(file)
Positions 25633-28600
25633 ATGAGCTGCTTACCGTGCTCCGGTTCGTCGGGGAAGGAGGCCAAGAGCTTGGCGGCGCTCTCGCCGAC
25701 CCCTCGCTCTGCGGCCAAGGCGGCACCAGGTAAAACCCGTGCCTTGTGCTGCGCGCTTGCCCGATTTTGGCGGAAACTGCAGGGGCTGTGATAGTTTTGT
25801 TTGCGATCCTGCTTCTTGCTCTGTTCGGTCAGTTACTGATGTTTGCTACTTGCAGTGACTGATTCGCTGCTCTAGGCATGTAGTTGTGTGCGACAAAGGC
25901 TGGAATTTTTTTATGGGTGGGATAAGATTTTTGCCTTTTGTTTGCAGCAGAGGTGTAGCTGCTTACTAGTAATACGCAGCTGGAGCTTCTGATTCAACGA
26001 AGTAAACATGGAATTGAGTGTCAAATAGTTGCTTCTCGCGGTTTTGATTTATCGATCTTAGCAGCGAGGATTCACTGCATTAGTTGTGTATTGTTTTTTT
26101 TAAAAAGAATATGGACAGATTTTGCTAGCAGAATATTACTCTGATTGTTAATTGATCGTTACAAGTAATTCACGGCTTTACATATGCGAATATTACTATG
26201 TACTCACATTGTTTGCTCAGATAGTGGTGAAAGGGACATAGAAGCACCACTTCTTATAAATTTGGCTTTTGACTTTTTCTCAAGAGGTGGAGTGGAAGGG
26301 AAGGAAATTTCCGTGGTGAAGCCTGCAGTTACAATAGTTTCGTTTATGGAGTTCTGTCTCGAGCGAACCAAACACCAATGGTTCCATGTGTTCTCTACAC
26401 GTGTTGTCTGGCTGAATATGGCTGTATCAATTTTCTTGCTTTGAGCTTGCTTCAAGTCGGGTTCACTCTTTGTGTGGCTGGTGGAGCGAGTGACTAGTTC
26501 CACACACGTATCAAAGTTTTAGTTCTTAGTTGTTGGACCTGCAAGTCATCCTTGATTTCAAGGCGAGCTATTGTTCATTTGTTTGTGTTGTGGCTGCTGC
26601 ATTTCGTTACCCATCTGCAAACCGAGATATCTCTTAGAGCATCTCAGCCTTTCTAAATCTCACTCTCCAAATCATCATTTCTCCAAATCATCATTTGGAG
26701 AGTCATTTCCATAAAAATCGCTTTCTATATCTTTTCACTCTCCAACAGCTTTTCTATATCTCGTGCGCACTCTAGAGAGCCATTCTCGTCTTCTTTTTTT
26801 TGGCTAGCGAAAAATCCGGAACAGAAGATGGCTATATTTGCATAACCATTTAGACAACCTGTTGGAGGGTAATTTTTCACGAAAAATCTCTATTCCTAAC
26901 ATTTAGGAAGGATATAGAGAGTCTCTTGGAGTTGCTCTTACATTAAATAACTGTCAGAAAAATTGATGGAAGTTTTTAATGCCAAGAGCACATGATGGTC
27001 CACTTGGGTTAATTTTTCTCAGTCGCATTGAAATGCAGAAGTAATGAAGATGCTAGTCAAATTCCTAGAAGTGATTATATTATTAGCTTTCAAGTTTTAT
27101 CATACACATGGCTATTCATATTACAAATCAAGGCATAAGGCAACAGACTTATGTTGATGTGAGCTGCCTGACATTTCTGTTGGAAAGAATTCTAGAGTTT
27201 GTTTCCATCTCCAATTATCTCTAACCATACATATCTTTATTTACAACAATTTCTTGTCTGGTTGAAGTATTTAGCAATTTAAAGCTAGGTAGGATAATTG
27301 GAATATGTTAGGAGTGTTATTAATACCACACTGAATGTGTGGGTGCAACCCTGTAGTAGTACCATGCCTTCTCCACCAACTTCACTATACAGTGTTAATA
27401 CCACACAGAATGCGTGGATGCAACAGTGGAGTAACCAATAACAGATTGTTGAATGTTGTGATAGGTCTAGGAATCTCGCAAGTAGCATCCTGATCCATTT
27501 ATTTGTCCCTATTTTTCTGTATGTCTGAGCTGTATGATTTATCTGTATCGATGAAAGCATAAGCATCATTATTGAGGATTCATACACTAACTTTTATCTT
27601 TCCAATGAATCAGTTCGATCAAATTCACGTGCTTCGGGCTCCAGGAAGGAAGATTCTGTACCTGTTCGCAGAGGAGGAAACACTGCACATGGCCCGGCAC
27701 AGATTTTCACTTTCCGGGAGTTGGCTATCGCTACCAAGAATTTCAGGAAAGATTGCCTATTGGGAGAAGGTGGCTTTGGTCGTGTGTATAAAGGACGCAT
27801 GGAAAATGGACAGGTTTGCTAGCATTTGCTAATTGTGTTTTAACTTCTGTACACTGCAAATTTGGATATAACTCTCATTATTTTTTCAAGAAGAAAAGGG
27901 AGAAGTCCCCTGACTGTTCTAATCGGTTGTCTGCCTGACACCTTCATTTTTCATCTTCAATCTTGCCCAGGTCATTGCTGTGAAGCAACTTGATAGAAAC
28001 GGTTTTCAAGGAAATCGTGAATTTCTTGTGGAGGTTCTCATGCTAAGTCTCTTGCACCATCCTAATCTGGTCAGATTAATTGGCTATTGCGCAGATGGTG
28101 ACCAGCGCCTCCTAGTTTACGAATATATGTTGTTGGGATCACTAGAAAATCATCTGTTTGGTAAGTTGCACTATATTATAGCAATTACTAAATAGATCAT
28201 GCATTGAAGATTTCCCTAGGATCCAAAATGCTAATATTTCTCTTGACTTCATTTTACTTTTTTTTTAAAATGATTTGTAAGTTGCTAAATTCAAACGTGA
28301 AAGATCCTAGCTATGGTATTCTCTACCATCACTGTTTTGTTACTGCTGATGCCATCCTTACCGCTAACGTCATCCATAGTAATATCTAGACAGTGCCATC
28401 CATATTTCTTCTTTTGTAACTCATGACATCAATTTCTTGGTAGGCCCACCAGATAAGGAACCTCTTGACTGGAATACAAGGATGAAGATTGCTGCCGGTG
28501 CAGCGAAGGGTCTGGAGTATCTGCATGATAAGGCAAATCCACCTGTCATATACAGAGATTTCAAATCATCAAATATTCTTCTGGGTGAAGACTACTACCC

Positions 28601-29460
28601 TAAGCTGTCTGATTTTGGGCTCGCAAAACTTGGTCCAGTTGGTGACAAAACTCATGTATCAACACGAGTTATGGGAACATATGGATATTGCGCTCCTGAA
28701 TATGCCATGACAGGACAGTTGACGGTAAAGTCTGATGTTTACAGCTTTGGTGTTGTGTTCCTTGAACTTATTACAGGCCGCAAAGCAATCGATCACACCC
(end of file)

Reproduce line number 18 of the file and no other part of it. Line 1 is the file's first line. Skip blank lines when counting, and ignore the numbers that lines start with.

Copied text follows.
27201 GTTTCCATCTCCAATTATCTCTAACCATACATATCTTTATTTACAACAATTTCTTGTCTGGTTGAAGTATTTAGCAATTTAAAGCTAGGTAGGATAATTG